This heightened presence of Latinos both in the workforce and as business owners is driving “increased awareness” of the need for Spanish fluency, says Carla Zanoni, 49, an Argentine-American immigrant now living in New York, whose first language is Spanish. Native fluency, says Zanoni, pictured at top, is especially valuable, as it enables people to tap into and understand “the incredible nuance and diversity amongst the US Latino population”.

Herrera says her heritage and life experiences have given her the opportunity to approach the work she does from an international and multicultural lens – which she’s found to be a sought-after skill. “Having lived, worked and collaborated with Latin America, I can bring nuanced and informed points of view, opinions and resources to the conversation.”

Meléndez Ruiz, too, has seen these benefits extend to her work as an entrepreneur. “My agency stands out because we navigate between worlds and are able to create integrated campaigns and pitch in Spanish, something that is actually not very common,” she explains. “I would say that we get many of our new business inquiries because of our ability to execute bilingual campaigns.”

Fabiana Meléndez Ruiz says she often felt left out or even dismissed as a Spanish speaker (Credit: Ashley Hahn)

Fabiana Meléndez Ruiz says she often felt left out or even dismissed as a Spanish speaker (Credit: Ashley Hahn)

The inclusion effect

Zanoni, who works as journalist, and recently held a senior role at TED Conferences, notes native fluency is helpful not only to her personally, but also has the potential to change work culture across industries by creating inclusive environments. “This extends beyond my ability to connect with other Latino colleagues,” she says. “It sends a signal that an organisation is willing to prioritise a truly diverse workplace.”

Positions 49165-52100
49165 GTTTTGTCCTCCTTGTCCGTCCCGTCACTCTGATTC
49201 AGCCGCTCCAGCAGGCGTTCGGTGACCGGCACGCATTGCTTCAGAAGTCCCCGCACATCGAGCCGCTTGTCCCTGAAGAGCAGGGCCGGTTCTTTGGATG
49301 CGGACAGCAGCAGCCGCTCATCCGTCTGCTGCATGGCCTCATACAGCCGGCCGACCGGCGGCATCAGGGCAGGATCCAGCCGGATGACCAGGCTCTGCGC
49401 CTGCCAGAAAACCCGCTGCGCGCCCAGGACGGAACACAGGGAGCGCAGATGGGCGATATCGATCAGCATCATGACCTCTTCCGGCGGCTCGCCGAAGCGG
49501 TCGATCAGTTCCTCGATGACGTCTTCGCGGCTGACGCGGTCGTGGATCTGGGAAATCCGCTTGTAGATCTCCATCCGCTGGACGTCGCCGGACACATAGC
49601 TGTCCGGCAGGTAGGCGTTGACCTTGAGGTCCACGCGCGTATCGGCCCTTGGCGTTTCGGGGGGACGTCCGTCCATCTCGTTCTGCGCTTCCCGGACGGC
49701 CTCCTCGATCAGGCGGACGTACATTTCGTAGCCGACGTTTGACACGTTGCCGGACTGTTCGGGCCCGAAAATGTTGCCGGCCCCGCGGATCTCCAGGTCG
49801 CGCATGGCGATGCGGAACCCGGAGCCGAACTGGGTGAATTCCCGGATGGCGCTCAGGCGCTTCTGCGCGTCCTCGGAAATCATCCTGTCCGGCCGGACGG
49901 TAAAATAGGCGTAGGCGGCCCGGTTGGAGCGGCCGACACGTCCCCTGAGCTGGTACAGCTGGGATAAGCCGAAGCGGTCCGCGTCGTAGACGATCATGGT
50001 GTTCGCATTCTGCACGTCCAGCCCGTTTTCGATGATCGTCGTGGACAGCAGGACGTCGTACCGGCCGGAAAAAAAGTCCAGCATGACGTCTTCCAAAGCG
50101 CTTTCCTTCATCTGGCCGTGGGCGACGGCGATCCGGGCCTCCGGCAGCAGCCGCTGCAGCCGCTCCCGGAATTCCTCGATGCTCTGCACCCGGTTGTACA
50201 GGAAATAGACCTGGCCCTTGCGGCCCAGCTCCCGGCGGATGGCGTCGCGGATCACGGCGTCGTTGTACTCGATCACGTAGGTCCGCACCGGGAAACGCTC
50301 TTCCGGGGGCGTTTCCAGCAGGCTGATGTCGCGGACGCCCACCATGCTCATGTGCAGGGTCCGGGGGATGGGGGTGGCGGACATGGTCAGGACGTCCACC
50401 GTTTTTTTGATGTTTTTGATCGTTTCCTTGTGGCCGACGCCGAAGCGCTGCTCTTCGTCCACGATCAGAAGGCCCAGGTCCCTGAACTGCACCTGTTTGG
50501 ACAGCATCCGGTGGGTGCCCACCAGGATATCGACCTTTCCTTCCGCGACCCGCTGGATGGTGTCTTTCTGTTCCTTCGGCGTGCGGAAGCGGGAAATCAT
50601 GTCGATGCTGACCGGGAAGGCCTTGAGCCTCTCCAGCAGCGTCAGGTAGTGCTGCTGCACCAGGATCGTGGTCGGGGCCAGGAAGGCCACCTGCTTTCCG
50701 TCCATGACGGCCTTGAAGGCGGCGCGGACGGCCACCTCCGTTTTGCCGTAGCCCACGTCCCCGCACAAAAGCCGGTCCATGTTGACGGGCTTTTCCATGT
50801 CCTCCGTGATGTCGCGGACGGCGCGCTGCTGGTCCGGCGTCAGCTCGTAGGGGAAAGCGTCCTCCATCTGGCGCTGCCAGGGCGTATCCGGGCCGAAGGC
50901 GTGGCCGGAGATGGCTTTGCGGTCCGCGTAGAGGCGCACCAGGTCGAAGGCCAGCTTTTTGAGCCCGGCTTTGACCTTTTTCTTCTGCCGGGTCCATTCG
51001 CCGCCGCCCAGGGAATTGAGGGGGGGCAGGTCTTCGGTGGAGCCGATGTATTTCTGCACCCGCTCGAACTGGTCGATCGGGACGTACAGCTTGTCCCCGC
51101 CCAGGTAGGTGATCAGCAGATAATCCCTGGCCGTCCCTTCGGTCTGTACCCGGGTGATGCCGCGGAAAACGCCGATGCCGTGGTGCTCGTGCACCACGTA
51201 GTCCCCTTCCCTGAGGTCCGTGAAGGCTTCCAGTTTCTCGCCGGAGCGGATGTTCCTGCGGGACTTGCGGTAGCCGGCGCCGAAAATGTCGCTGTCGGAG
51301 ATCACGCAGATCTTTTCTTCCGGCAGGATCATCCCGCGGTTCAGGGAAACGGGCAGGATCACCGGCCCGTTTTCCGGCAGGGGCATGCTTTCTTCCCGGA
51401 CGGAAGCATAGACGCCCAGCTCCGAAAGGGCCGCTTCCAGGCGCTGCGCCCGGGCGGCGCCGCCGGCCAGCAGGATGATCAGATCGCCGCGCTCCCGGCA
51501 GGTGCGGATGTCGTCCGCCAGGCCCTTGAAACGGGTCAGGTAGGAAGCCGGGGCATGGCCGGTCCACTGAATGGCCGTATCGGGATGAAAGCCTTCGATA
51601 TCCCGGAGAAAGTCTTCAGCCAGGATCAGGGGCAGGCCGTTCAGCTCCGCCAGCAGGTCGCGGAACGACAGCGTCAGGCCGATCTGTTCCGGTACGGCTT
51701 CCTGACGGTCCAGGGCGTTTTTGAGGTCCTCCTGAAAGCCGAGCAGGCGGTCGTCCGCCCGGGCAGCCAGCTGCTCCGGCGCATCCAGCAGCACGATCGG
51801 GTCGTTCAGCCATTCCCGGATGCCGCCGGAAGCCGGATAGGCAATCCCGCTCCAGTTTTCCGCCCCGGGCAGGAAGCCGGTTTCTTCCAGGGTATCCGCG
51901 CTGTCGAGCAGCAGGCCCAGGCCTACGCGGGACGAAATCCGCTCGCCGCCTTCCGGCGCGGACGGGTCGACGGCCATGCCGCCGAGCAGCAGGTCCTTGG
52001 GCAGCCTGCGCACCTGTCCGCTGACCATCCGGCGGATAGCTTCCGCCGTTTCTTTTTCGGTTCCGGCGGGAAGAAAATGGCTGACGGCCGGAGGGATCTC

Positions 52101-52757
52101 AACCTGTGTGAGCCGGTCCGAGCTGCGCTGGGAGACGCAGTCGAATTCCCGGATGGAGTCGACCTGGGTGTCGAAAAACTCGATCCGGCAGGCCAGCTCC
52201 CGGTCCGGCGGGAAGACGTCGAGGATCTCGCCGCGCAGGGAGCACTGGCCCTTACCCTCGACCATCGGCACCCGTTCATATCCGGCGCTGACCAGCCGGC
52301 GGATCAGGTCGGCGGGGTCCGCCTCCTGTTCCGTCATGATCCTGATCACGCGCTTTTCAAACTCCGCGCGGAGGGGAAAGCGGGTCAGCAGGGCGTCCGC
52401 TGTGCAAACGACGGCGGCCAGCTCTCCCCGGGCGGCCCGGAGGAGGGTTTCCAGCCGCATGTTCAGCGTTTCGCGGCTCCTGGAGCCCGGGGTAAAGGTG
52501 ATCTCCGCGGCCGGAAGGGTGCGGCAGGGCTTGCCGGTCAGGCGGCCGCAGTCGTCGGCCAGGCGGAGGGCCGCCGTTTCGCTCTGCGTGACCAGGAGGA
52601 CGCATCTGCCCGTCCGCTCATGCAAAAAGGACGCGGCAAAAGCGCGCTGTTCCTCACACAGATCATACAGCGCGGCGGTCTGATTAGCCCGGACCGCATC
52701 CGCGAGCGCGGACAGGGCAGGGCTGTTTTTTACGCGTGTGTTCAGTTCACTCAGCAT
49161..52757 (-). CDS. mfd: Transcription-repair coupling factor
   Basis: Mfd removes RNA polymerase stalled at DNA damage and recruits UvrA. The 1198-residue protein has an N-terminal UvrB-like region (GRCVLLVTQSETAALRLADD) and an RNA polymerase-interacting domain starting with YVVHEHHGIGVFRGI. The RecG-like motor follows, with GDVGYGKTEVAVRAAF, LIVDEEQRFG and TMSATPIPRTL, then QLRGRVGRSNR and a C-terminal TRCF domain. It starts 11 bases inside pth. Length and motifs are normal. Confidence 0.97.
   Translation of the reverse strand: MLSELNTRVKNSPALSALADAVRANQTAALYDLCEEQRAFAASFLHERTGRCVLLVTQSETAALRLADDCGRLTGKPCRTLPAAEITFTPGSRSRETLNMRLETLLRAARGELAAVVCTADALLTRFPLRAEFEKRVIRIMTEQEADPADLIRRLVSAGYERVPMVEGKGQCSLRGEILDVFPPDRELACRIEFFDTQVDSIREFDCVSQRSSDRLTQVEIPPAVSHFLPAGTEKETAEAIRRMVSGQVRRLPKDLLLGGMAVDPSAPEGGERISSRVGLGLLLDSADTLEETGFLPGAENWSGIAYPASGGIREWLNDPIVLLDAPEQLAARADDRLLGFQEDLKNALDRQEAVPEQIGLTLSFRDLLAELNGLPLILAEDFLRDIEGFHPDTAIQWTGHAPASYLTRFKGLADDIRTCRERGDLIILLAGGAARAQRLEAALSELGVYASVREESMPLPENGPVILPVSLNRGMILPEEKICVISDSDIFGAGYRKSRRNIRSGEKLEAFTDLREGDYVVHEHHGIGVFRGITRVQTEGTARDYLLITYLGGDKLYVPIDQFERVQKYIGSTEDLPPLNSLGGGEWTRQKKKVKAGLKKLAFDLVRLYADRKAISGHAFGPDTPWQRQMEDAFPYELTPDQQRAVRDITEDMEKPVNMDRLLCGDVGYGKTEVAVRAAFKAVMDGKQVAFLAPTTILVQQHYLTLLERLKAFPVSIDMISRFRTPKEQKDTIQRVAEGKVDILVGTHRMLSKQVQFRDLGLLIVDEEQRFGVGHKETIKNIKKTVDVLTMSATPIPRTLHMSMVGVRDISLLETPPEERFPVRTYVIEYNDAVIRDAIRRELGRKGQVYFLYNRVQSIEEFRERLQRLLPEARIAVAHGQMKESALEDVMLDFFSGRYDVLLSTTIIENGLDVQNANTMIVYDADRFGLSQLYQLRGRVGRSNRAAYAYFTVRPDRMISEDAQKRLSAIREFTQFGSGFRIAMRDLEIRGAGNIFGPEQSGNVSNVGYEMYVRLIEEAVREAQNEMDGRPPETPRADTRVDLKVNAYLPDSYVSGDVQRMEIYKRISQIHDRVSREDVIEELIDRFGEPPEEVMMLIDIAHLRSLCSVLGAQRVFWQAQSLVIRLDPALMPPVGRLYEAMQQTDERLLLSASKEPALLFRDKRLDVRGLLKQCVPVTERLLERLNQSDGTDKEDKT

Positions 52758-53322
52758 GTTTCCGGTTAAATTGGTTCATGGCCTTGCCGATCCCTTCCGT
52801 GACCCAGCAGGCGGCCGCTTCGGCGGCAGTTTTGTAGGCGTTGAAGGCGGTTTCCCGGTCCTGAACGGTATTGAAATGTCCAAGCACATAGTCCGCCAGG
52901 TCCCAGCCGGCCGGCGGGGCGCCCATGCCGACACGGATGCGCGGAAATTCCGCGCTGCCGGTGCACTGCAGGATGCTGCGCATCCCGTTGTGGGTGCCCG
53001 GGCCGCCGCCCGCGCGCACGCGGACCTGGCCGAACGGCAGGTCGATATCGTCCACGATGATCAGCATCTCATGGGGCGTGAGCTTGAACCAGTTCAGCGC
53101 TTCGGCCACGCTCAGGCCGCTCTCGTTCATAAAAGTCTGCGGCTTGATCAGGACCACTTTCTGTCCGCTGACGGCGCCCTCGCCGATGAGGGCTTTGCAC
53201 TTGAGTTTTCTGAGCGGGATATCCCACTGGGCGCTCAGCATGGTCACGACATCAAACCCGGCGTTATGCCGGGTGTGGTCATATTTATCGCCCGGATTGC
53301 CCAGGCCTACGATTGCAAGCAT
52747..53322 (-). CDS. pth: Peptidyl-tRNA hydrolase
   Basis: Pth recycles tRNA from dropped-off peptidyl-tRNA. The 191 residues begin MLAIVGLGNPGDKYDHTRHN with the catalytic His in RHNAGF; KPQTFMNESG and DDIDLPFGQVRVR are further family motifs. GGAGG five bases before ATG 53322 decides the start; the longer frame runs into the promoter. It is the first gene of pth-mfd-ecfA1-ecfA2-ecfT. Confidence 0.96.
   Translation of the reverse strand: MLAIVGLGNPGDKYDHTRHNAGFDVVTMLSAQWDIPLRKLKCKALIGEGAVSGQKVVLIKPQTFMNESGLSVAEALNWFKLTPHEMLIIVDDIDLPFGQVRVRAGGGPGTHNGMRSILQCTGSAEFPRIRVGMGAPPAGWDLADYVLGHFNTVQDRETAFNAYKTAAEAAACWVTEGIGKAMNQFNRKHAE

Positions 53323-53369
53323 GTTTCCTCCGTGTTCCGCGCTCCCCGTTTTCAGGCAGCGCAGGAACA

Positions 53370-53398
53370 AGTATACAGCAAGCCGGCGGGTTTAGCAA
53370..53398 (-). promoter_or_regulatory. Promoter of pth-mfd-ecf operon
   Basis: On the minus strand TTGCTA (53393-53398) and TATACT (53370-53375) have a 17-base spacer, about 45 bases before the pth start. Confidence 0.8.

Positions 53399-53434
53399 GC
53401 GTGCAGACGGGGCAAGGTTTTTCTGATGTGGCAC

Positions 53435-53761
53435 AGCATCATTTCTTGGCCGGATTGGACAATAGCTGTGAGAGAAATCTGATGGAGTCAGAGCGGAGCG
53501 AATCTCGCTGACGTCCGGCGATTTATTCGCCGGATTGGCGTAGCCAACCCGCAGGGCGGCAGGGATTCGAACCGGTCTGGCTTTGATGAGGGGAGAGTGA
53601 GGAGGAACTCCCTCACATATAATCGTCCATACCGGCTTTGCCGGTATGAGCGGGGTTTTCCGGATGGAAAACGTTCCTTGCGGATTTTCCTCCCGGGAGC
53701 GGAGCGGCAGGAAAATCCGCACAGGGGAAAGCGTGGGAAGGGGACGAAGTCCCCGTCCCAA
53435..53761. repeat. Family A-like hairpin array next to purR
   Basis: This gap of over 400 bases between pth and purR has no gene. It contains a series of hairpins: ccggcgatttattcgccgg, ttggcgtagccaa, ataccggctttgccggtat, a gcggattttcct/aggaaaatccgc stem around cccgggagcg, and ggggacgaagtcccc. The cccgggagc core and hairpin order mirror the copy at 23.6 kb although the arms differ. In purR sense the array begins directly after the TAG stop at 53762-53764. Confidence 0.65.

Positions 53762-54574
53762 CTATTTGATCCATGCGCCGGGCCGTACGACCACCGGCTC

Herrera, too, has seen a positive change in her work environment in recent years, compared to her initial experience after moving to New York. Since moving into DEI consulting, “my heritage, lived experiences, bilingualism, international experience, global network and point of view as a Latina immigrant quickly became an advantage”.

She says other DEI professionals understand she brings a different and nuanced point of view – and company leaders now see her international experience as an asset. Indeed, inclusive organisations have advantages in business across profitability as well as worker satisfaction and turnover.

Compared to her middle-school years where she had to hide her Spanish tongue, Meléndez Ruiz has found that her cultural ties now confer a unique advantage. “I used to dislike living in between worlds. I think this is a feeling that can be felt by a lot of immigrants or children of immigrants. I never felt American enough or Venezuelan enough,” she adds. “Eventually, I realised that that was my power: living in the in-betweens.”

Ultimately, say experts, the booming US Latino population and growing numbers of Spanish speakers mean more employers will seek out applicants with Spanish skills in nearly every profession.

Still, Zanoni says there is always room for improvement with employers doing more work to understand diversity. “We come from broad and vast cultures and lived experiences that are united by one language, with different dialects, accents, vocabulary and we should be treated as a diverse pool of talent … Employers who can celebrate that nuance will thrive as the US Latino population continues to grow and drive business decisions.”

And the effects manifest beyond the business bottom line. For Herrera, receiving validation and support for her heritage in her workplace has made her feel a significant sense of belonging. She says, “I unapologetically speak Spanish in public now.”